I get the opportunity to mentor a lot of pastors throughout my area, and I tell each one of them that I have no agenda in their lives other than for them to become the best version of themselves. Our time together is often used to ask any questions of me that will help them move forward in their own callings. That’s my joy.
Stepping into this mentorship is an understanding of your identity. You are a steward. You don’t own anything. You don’t own a building. You don’t own the people. Jesus is the Head of the church, and as a mentor, you transition to a place of fathering and mothering. I think if we had more of this in our nation and in the body of Christ, we would see fewer men and women falling into discouragement and moral failure.
7. Knowing Your True Identity Is One of the Greatest Intentional Self-Care Steps You Can Take. This whole process of self-care and having a personal support system is about maturity: You knowing you need help, and then you being willing to help others. Let’s take David for example. David started out as a shepherd, but he became a worshipper and a poet. Later, he received the anointing to be king and he had to become a warrior. For about 16 years or so, he had to run, all the while knowing that one day he was going to be king. And he was surrounded with discouraged, indebted, and discontent men. I think 400 or more! They grew strong in battle together because David knew who he was. They became David’s mighty men.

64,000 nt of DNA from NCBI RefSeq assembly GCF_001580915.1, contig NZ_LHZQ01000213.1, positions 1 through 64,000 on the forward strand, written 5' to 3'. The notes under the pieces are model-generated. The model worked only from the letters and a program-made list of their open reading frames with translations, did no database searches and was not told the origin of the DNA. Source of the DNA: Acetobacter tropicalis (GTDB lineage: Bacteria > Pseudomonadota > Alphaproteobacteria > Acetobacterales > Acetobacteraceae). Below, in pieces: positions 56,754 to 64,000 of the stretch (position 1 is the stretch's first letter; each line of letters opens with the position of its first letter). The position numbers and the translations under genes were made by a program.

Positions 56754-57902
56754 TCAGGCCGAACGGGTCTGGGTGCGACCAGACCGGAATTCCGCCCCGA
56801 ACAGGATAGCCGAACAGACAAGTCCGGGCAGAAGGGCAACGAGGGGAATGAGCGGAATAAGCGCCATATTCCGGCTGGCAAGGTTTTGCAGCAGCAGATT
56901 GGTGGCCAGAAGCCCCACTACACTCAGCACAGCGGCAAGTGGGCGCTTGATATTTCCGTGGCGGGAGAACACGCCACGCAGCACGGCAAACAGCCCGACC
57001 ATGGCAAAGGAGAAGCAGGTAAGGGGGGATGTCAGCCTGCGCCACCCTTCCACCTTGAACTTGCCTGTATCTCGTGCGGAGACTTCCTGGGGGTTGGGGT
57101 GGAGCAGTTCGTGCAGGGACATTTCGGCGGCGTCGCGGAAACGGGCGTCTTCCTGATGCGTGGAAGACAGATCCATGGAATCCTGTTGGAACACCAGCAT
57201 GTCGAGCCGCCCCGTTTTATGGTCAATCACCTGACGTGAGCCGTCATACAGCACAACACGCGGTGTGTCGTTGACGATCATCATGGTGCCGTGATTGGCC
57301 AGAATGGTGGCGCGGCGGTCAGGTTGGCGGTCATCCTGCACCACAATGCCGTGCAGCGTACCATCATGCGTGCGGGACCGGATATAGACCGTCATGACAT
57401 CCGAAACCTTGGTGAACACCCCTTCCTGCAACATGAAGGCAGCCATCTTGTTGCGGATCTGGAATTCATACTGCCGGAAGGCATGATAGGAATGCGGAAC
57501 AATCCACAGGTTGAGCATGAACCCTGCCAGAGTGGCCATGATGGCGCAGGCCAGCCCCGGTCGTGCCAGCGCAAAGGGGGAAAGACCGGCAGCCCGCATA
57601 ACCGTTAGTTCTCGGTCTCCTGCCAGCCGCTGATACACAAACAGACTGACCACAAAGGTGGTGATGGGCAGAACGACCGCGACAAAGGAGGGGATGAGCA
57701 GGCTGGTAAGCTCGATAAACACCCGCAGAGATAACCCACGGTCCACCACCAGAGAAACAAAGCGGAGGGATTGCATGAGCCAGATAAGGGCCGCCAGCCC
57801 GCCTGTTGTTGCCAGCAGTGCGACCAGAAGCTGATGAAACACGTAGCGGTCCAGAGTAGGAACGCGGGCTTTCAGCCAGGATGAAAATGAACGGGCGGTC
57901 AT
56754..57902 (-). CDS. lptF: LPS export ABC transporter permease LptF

Pastor, do you know who you are? Yes, you’re a pastor and maybe a husband and father and grandfather – but in your calling, who are you? When you know your true identity, it will help you stay strong. It becomes a part of your personal support system. As I said, mine is now to be a Kingdom builder and connecter, and if I stay in that role, I think I can finish strong. I’m not going to say “will” because we’re all vulnerable and we need each other, but I do believe I can stay strong till the Lord takes me home. So pastor, what is your true identity within the function of your calling? When you know it, you will stay strong, encouraged, and able to encourage others.
I hope you see the need for good self-care in your life today, and that there are things you can implement to keep you strong and healthy. God loves you, and we at Significant Church love you too. If you’re in need of a support system, why not start here? Consider becoming a member of SCN. It’s free, and you’ll be able to participate in our many webinars, as well as regional and national events. You may want to consider stepping up in your membership to the Local Connector level. We’ll help you develop the skills you need to create a support system of local ministers from all denominations and members of your church who are foundationally strong and trustworthy. To learn more about Significant Church, visit their Membership Page here.